The cifss is right on this case as once you start high school you have 4 years to compete unless some serious medical problem occurs. If they allowed this to go on can you imagine some high school “greyshirting” their athletes to have 5th year seniors. This student has a good brain and is wasting time in high school and should have gone on to college.

  • Jackboy

    I know for a fact! Coach Henley hasnt asked anyone to picket on Nicks behalf. Anyone who says different is a liar! I find that idiots like you are the type of goof ball that make it up as you go along. Glendora Baseball has been around a long time.
    By the way, how many CIF champs does Glendora Baseball have?
    Nice job coach Henley.

  • Fred Robledo

    This is an extremely difficult decision because you can understand the argument on both sides. Joe Amat makes a very good point as do several others. But keep in mind, not all of CIF’s decisions are solely by the letter of the law. When CIF decided to allow Wardell Crutchfield’s son to transfer to Duarte while finding other Duarte transfers in the same situation athletically motivated, it was becuase his father (former coach at Duarte) was fired and became an assistant at Baldwin Park. CIF will allow kids to follow their parent/coach to the school he/she is coaching without penalty – not because it allows it under CIF rules – but because CIF feels it’s the right thing to do, even though by the letter of the law it’s an athletically motivated transfer just like the others. This is what the “spirit” of the rule is all about. The eight-semester rule is there as so many have pointed out so that parents don’t hold their children back and play as late 18 or 19-years olds. That isn’t the case here, this kid is the same age as others in his senior class and didn’t play sports when he was a 13-year-old at Damien. Each circumstance is different, but if what Wagner’s attorney wrote is correct, it certainly doesn’t appear that Nick Wagner was trying to gain an unfair advantage when it comes to his high school athletic career.

  • Prep Fan

    I really don’t think this is that tough of a decision. The litmus test for waiving the 8 semester rule has always been missed class time due to medical necessity. There are lots of students who have to repeat a year of high school for many different valid and compelling reasons. By having the 8 semester rule schools are insuring that students and administrators are making these decisions about repeating with no athletic motivation.

    In my experience CIF has consistently applied this rule regardless of the students ability and precedent suggests this lawsuit has almost no chance of succeeding.

  • But he did play sports at Damien…

    Fred…but he did play sports as a 13 year old at Damien as he was on the freshman football team with my son. I guess that throws a new wrinkle into this case?!!

  • Some more facts

    Some more facts:

    Nick did play sports at Damien. He played freshman football

    Nick is an outstanding athlete…..he played varsity as a sophomore on a very talented baseball team that went on to win CIF the next year.

    It was common knowledge back in 2006 and 2007 that the transfer was for baseball reasons and not social reasons. Nick is and has always been a very well adjusted kid.

    There are many kids that start HS as a 13 year old with b-days from say sep thru dec. They don’t get a redo.

  • CIF

    Fred, CIF already has a 19 year old rule that stops them from palying HS sports. If you are 19 before June, you cannot participate.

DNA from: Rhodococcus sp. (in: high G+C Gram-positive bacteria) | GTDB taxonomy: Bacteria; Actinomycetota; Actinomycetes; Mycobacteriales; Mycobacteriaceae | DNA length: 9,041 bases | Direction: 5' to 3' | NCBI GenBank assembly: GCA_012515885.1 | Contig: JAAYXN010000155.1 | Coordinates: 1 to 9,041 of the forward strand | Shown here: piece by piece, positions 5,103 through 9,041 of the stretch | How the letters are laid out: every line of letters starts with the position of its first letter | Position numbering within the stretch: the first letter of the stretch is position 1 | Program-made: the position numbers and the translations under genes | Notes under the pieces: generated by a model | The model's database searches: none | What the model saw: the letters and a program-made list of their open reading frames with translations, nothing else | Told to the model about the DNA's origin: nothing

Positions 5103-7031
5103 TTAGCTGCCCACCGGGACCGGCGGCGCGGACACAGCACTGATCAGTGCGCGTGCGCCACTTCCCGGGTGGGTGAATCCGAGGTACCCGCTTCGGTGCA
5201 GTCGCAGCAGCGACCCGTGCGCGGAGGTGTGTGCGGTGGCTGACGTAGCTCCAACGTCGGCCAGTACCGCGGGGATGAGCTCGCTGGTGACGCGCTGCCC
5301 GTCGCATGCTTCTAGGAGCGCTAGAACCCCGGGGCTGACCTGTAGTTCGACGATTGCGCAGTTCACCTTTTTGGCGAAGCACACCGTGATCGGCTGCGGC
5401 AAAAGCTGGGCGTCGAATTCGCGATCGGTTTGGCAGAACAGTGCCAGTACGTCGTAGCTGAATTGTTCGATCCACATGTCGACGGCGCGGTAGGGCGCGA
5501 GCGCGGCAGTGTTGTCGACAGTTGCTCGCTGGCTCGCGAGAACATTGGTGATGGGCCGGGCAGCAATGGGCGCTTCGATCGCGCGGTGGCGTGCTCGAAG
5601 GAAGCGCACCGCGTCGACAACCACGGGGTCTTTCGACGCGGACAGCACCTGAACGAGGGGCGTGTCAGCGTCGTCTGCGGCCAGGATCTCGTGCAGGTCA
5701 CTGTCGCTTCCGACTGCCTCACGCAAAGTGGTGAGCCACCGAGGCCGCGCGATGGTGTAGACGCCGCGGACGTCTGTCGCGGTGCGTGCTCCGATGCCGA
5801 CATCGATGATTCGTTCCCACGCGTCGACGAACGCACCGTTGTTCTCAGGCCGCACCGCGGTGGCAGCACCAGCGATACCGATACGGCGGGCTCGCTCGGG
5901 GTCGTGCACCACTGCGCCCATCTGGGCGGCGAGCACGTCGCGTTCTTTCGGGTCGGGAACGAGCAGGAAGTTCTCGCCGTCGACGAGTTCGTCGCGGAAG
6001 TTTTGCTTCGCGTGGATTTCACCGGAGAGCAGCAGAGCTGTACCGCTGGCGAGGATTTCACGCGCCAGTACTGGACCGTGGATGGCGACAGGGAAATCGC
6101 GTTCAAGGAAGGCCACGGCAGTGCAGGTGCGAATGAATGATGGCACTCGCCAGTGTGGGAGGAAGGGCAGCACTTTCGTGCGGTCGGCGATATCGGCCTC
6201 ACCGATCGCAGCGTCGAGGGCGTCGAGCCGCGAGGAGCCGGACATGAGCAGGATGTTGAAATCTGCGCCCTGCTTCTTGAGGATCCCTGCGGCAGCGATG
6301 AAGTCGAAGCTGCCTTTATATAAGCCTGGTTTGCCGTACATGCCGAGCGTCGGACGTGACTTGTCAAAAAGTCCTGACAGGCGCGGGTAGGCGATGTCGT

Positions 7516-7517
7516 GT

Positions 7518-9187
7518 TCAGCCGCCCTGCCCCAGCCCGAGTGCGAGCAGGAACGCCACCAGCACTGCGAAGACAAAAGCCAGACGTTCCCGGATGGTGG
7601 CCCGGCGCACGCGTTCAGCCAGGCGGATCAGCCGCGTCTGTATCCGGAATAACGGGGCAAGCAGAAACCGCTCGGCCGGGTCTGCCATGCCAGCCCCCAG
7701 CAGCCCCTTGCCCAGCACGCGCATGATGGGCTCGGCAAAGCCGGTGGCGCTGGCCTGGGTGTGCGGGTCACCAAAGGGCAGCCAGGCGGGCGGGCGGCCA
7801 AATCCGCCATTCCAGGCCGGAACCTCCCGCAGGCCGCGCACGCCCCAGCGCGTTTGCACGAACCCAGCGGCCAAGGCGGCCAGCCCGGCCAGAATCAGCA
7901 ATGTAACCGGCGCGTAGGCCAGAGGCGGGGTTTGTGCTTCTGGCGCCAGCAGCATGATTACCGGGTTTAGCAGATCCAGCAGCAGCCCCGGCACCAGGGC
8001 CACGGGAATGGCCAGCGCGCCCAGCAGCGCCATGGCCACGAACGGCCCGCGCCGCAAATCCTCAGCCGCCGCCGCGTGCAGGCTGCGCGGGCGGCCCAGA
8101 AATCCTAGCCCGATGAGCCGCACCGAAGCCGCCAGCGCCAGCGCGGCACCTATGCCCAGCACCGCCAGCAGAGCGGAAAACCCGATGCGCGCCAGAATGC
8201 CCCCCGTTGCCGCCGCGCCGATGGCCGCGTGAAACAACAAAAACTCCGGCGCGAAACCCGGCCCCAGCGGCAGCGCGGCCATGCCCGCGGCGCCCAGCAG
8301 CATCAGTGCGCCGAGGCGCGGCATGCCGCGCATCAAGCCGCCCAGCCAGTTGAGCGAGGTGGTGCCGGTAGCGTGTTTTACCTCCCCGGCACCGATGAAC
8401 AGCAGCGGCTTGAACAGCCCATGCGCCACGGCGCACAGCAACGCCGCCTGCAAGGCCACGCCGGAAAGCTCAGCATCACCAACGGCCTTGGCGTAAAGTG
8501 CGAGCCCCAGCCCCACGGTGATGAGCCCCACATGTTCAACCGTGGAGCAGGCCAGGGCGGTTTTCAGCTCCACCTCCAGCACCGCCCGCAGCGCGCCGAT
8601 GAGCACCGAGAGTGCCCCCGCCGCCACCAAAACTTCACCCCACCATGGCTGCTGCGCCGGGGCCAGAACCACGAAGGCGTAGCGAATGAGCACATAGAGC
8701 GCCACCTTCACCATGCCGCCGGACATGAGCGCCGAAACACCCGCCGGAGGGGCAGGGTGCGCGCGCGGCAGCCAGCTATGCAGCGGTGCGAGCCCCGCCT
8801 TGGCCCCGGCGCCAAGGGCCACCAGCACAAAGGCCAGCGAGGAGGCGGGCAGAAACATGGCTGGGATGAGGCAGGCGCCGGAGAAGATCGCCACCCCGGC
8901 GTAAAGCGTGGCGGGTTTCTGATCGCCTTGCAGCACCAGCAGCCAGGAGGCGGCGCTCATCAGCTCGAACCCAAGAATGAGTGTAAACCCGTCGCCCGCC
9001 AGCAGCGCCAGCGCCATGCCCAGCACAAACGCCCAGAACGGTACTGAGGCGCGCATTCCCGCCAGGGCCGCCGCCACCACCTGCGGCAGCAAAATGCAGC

No student, whose 19th birthday is attained prior to June 15, shall participate or practice on any team in the following school year. A student, whose 19th birthday is on or before June 14, is ineligible.

  • Fred Robledo

    Let me get this straight, you’re blaming me for posting a letter sent to the media in hopes of drawing attention to this story … BTW it was just his birthday, not his social security number..

  • birthday

    Bad on the parenets for sending the letter with the birthday and bad on Fred for posting it anyway. The media normally has policies against this short of thing concerning minors. They need to protect minor’s personal information regardless if it was made available by the parents. It’s the Tribune though…what do you expect.

  • FredJ

    It’s just a birthday, if we write about a kid dropping 25 points on his 16th birthday, I’m sure readers can figure out what day he was born….But to make you happy, I will edit it out, hopefully this is the end of that discussion.

  • from someone who knows

    Wagner parents. Save your money. You will lose. A few years ago a group of parents (not going to say what school) tried suing CIF on a ruling and lost due to this fact; CIF has a contract with high schools. Not parents or athletes. A civil court cannot make a decision where there is no contract or agreement involved. For this case to be heard, it must be Glendora High School to sue CIF – and that’s not going to happen either.

  • Couple notes

    1) UH – HE IS NOT A MINOR, he is 18!!!!

    2) Yeah Fred jump into the real world, great damage can be done knowing a bday!

    3) Yeah this is totally motivated by athletics and is SHODDY journalism. Learn what is go on before you post something Fred, we all know you are a CIF basher – but this is bogus!

  • Typical

    In typical Glendora fashion a parent is not taking accountability for their own actions. It must be some else’s fault my some doesn’t get 5 years of high school sports.
    You play the pour kid card as much as you want but what about the kid who only getting their legal 4 years who may loose a spot because a kid had an extra year.
    Stop begging for the comunity to support you and have a little PRIDE and just move on.

  • greyshirt

    I wish I could have greyshirted in high school.